Scientists have halted a “promising” HIV vaccine clinical trial that had progressed to its last phase, citing non-efficacy, though ruling out safety issues.
The Mosaico study, which began in 2019, was conducted in different countries in the Americas and Europe.
It is the second of its kind to fail but researchers say the results, despairing as they may seem, have come with bags of lessons that will improve future studies. The other that failed in 2021 was called the Imbokodo study, conducted in South Africa.
Pharmaceutical company Johnson & Johnson made the decision to discontinue the Mosaico clinical trials after an independent body, the Data Safety Monitoring Board (DSMB), conducted an interim analysis of the vaccine’s efficacy and found it to be under par.
The DSMB said the number of HIV infections from the participants who were given the vaccine was no different from those placed in the placebo group. A placebo group is one that gets a semblance of the vaccine being tried, but one that does not have the ingredients of the actual vaccine. Participants were given four injections in a year.
Dr Anthony Fauci, head of the National Institute of Allergy and Infectious Diseases, which was a partner in the trial, expressed disappointment but said there are other HIV vaccine studies in the pipeline that he finds promising.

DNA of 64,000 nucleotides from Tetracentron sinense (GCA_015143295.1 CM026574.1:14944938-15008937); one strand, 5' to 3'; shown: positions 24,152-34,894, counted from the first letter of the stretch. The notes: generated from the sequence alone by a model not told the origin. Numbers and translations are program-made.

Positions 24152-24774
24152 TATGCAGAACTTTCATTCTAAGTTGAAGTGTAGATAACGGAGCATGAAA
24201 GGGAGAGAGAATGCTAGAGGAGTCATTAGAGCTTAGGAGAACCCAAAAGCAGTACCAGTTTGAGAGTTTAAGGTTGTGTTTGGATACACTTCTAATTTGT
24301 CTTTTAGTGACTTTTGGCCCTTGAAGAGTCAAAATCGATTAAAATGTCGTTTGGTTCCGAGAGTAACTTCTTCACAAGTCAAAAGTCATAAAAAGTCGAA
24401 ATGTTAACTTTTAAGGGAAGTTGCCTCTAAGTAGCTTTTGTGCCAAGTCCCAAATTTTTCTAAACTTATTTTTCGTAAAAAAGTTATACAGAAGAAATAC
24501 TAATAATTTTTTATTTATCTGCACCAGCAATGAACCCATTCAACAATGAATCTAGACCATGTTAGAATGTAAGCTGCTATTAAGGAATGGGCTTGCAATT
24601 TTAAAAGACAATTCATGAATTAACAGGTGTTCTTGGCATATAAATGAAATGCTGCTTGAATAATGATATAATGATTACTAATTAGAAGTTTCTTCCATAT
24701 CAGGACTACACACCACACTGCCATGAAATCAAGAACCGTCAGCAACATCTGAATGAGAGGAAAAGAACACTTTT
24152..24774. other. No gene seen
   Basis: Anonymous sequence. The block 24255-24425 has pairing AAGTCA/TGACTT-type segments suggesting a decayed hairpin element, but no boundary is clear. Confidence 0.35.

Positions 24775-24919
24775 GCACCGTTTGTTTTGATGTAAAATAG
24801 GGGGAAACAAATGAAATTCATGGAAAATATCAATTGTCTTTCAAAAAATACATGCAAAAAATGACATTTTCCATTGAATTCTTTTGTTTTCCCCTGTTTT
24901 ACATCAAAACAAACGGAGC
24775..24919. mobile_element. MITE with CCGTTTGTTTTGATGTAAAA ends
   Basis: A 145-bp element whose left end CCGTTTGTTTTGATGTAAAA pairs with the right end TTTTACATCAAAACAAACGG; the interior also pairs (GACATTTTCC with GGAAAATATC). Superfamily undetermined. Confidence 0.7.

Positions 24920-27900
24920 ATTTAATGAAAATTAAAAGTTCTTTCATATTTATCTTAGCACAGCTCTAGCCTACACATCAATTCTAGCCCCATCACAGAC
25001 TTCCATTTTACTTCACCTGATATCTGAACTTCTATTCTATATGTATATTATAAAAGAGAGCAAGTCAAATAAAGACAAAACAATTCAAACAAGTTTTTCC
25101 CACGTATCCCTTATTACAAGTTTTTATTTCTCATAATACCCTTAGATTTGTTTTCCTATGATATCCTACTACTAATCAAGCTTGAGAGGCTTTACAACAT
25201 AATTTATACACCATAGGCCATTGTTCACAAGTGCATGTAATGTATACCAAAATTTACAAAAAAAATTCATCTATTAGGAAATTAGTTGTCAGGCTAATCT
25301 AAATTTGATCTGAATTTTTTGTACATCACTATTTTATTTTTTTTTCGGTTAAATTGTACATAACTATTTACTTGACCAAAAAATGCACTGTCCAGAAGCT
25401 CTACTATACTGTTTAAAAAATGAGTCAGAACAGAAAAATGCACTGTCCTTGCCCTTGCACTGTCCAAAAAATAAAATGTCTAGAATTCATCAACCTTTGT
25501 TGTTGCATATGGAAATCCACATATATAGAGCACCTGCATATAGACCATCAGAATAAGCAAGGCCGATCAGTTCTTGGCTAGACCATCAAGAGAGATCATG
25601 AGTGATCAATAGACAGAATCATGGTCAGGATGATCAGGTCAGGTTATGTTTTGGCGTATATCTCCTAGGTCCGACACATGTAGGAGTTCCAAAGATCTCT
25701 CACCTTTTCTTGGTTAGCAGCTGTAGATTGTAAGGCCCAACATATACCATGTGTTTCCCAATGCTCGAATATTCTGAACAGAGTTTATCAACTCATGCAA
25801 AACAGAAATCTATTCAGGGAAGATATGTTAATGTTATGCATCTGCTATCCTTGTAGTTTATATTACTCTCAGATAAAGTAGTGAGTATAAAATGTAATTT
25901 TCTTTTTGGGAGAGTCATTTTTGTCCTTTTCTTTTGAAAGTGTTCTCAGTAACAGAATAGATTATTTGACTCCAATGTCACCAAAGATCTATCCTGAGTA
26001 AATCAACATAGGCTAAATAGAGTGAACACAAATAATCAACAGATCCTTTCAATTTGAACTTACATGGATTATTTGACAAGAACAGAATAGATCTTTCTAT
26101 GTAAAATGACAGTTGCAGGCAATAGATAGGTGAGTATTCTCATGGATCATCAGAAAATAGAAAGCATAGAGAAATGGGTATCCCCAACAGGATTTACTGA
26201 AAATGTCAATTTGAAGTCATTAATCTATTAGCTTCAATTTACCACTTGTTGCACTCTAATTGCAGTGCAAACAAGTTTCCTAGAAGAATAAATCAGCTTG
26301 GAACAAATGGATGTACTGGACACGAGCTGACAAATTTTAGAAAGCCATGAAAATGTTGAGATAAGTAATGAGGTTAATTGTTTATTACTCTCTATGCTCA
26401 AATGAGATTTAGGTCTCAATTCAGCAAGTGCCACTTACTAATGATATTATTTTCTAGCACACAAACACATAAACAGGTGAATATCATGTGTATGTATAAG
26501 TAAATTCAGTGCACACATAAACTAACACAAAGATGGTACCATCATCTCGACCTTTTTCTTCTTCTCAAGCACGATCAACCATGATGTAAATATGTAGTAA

“I don’t think that people should give up on the field of the HIV vaccine,” he said. Dr Vincent Muturi-Kioi, a senior medical director at the International AIDS Vaccine Initiative, told Nation the name “Mosaico” is derived from its artistic counterpart which means to mix different pieces to form one piece of art — a mosaic.
In the case of HIV, he explained that the nature of the virus is such that it is constantly mutating and the study aimed at bringing together different strains of HIV to come up with one form of immune response that will help in preventing infections.
He expressed optimism in the field of HIV vaccine research, saying, the pitfalls so far are but lessons that could be implemented in successive and ongoing studies.